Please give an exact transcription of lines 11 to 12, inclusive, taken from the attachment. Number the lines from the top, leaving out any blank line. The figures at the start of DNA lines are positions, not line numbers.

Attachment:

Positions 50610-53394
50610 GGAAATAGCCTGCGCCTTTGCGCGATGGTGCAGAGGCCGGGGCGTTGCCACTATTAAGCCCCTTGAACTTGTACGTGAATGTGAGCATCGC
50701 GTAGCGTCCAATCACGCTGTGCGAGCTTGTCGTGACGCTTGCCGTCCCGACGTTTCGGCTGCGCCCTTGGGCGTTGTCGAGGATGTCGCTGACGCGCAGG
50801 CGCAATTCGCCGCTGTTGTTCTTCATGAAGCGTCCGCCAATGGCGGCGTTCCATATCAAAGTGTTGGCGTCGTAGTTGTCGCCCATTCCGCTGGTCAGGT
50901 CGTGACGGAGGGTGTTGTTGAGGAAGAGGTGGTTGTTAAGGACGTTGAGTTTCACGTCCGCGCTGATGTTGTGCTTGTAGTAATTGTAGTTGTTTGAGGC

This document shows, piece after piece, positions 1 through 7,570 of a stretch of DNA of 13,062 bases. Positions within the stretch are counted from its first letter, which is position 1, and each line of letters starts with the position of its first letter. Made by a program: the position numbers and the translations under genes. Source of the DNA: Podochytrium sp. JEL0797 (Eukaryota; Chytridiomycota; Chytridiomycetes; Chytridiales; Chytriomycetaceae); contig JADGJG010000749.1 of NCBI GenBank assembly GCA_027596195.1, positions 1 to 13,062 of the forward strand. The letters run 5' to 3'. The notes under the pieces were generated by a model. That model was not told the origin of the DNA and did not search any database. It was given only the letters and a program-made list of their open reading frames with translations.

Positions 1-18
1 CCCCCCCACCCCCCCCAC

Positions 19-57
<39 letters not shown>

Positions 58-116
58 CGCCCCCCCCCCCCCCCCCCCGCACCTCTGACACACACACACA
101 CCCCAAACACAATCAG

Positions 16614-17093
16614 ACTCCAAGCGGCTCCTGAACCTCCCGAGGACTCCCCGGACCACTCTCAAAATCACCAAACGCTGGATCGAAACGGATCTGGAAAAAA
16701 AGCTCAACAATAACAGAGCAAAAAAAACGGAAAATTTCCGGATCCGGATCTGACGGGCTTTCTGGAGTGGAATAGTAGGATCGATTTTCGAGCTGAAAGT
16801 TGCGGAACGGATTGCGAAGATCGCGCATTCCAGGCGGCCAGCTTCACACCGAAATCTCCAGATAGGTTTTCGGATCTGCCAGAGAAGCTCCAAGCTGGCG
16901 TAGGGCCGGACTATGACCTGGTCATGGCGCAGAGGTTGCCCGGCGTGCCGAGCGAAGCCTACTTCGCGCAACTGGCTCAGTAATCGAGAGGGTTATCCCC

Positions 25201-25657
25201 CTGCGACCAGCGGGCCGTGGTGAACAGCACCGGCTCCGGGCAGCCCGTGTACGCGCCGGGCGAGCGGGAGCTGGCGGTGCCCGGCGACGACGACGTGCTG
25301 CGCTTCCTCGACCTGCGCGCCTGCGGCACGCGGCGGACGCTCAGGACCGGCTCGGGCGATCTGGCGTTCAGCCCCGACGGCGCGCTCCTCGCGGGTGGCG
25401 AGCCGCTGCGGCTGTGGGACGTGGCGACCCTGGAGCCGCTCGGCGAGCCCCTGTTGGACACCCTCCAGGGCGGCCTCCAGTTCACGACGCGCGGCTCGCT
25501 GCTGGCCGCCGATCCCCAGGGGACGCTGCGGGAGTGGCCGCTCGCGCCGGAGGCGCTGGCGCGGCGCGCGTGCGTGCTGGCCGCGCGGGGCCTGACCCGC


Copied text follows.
Positions 58-116
58 CGCCCCCCCCCCCCCCCCCCCGCACCTCTGACACACACACACA